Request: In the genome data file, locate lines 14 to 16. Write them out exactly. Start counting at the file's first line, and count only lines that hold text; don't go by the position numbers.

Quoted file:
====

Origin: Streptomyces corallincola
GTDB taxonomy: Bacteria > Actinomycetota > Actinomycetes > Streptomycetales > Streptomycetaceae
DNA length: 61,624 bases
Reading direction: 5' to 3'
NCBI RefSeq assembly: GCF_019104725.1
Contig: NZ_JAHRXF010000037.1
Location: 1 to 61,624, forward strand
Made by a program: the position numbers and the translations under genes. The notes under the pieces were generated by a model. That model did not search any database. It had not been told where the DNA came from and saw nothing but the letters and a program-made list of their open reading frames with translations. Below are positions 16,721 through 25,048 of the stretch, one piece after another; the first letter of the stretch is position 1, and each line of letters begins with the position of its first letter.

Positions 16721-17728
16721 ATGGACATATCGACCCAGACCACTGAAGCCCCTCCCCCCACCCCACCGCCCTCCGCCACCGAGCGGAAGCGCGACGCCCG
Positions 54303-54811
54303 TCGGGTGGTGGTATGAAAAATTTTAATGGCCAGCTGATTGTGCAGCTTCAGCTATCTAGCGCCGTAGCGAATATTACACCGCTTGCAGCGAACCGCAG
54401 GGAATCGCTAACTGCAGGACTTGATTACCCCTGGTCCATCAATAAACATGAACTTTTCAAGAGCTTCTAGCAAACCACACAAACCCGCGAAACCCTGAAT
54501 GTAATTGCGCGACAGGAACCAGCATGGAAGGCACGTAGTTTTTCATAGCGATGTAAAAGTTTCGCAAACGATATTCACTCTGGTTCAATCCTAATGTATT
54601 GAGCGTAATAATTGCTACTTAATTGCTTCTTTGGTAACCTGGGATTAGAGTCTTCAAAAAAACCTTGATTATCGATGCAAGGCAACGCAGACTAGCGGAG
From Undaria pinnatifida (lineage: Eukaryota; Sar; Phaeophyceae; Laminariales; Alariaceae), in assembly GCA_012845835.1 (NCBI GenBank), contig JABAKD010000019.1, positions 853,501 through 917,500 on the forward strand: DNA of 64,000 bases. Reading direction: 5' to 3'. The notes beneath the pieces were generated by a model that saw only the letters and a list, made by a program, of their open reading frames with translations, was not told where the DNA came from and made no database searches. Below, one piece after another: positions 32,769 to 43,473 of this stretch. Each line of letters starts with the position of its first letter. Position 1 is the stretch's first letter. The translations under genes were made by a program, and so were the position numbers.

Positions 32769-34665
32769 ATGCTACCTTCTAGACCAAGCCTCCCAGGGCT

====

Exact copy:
54501 GTAATTGCGCGACAGGAACCAGCATGGAAGGCACGTAGTTTTTCATAGCGATGTAAAAGTTTCGCAAACGATATTCACTCTGGTTCAATCCTAATGTATT
54601 GAGCGTAATAATTGCTACTTAATTGCTTCTTTGGTAACCTGGGATTAGAGTCTTCAAAAAAACCTTGATTATCGATGCAAGGCAACGCAGACTAGCGGAG
From Undaria pinnatifida (lineage: Eukaryota; Sar; Phaeophyceae; Laminariales; Alariaceae), in assembly GCA_012845835.1 (NCBI GenBank), contig JABAKD010000019.1, positions 853,501 through 917,500 on the forward strand: DNA of 64,000 bases. Reading direction: 5' to 3'. The notes beneath the pieces were generated by a model that saw only the letters and a list, made by a program, of their open reading frames with translations, was not told where the DNA came from and made no database searches. Below, one piece after another: positions 32,769 to 43,473 of this stretch. Each line of letters starts with the position of its first letter. Position 1 is the stretch's first letter. The translations under genes were made by a program, and so were the position numbers.